Observations along the way :
A country lane on higher ground overlooking a private wooded valley
Picturesque hamlets with churches and old fashioned inns
Farms with ‘honey for sale’
The ravenous cry of a buzzard
Reservoirs and lakes (fathomless and eerily silent)
Wild animals eating grass on the thoroughfare
Dozmary Pool (glacial in origin and home to many a tale)

Arriving in the village of Minions, we found a spot to park the car and began our quest for ancient history. The expanse views of moor land were breathtaking, elements felt heightened and the earth underfoot drummed with energy (or at least you could envisage this happening on pagan sabbats).

The Hurlers is a unique Bronze Age monument consisting of a set of three standing stone circles. Legend has it that the stone circles at Minions are made up of men who were turned to stone by a humourless priest. Instead of attending church on the Sabbath, the local villagers were found playing a game known as ‘hurling’. Just away from The Hurlers stand The Pipers, two more standing stones believed to be the remains of musicians who played whilst the villagers hurled.

Everything felt natural and sacred; animals left free to roam with human beings, a patch of foxgloves where the cattle grazed, horses with their foals, rook perched on an outcrop of granite, skylarks, jackdaw nest, moss and lichen, marshes, mires and disused mine shafts where greater horseshoe bats roost.
After stumbling upon sheep bones, fur and feathers we observed the majestic granite quarry and tower of stones in the distance.

The Cheesewring is a natural tower of balanced granite stones that have been eroded over the centuries. The stones are precariously balanced on top of one another, some of which are over thirty feet in circumference. The name derives from its resemblance to stack of ‘cheeses’ - pulped apples in cloth bags that are used to press cider.

There are several fables regarding the stones; it was thought by many that these natural rock formations had originally been built by druids or formed in the time of giants and saints.

Legend tells of a dramatic fight between the giants (Uther) and saints (St. Tue). Fed up with the saints claiming ownership of land which had been theirs for centuries, the giants challenged them to a stone-throwing contest. St. Tue vowed that if the Giants won, all the Saints would leave these shores forever, but if he won the Giants must mend their errant ways, and hereafter follow the sign of the cross. In spite of the fact that the giants were superior in size, the saints managed to throw larger rocks onto the giant’s smaller ones with help from the angels. The saints won the contest and the giant Uther promised to abandon his sinful ways.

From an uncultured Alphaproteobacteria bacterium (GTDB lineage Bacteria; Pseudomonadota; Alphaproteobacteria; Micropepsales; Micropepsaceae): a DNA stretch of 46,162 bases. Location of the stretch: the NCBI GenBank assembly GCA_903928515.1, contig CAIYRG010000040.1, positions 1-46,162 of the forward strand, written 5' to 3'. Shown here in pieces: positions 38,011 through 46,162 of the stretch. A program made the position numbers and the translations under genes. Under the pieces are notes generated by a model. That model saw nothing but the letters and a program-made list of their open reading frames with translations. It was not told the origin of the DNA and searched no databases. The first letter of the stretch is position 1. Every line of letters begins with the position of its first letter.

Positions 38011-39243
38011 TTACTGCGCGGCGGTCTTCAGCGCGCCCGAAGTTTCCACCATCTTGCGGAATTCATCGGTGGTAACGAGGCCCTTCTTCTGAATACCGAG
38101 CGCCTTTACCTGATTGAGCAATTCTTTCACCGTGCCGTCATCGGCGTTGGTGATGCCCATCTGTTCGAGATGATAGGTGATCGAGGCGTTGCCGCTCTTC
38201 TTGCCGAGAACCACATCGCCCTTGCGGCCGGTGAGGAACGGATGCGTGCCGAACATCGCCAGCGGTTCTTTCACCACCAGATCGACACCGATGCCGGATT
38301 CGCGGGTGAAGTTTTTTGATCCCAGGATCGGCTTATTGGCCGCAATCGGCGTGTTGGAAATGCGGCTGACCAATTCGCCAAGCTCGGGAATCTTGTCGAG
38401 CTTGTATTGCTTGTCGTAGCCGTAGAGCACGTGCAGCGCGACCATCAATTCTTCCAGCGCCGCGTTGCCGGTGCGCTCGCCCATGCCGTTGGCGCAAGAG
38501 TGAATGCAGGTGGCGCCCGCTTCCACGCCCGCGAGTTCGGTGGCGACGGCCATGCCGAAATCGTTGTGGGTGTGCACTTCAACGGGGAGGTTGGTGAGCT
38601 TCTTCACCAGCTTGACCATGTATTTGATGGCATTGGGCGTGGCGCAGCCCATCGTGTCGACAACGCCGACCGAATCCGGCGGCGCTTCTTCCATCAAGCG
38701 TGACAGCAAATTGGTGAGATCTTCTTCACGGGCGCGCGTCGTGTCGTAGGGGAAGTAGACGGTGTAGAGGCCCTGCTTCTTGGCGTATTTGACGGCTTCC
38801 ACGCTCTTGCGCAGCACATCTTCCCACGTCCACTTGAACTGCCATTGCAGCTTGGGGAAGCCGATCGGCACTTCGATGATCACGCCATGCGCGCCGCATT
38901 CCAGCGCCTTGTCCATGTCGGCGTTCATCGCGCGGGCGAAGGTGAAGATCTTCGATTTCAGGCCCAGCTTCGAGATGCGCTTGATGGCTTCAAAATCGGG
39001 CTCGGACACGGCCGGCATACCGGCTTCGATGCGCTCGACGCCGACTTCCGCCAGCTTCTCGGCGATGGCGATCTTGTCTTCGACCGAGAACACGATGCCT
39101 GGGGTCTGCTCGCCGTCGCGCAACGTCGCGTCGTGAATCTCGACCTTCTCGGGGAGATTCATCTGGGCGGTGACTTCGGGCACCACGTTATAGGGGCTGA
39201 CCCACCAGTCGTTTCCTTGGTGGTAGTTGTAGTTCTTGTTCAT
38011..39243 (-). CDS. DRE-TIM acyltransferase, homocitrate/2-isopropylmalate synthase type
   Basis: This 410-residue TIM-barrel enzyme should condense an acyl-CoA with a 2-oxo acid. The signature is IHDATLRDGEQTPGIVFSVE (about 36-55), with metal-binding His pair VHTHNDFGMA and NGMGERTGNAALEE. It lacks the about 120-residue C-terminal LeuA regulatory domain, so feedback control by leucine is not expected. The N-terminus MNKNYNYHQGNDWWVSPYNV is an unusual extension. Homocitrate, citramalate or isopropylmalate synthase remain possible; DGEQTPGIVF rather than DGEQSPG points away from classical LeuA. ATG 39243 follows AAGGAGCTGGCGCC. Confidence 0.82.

The wild moors and ancient stones of Bodmin are spoken of in many tales and legends. Wayfarers now think of the moor as the haunt of smugglers; an untamed, windy and desolate wilderness. Many creatures inhabit the land; piskies, the little people, giants and beasts. The oldest stories have been passed down for centuries, transforming with each retelling. There are tales of giants who lived on Cornish hilltops, changelings, witchcraft, ghosts and the devil.

Sunday, 3 July 2011

3 Wishes Faery Festival

My dear friend Amy and I braved the elements for the first gathering of the fae clans in the ancient kingdom of Dumnonia. The festival welcomed kin from all over the globe… Mermaids, pirates, elves, highwaymen, dryads, tree spirits, small pixies, spriggans, faeries, banshees, shape shifters, wizards, goblins, kindred folk, ethereal maidens, satyrs, noble earth mothers, wild witch women…

We pitched our tiny tents by a faerie mound and the rain lashed down for two days and two nights making us believe we were at sea. Fire and flame warmed us at nightfall; a tribe of faeries huddled around the welcoming campfire, singing songs and sharing tales.

Cedar trees and a beautiful shell and crystal mermaid throne sheltered the lawn where the magic flowed free. There was a vegan café that offered bean burgers, paella, salad and pitta bread, beautiful stalls that sold trinkets and oddities, clothing, wings, crystals and healing stones, flower circlets, dream catchers, art and books, nomads selling their wares, travellers from afar, teepees, the giggling goblin bar (a cosy retreat with potions aplenty), wild sheep and deer, ancient woodland and folly, castle ruins, secret coves, workshops to decorate wings, wands and headdresses, belly dancing and hula hooping, fire faeries twirling and a trooping procession of male fae.

Sweet music often filled the air; men with drums, pipes, guitars, tin whistles and rhyme… Women with flutes, bells, ocarinas, tambourines, song and dance.

Happy Midsummer! x

Friday, 1 July 2011

Mother Nature

Two foxes bathing in the sun warmed valley, white geese, aylesbury ducks gliding along a salt water lake, the family of swans at swanpool - all six cygnets flourishing, moorhens and their young - selfless parents scouring the ground for bread and seed to feed their little ones, coots, rock-climbing near the depths of ocean, birds nest in the roof of a church, silver birch trees, collecting leaves, silent graveyard and a tiny lifeless fledgling {I placed a flower next to its still body}.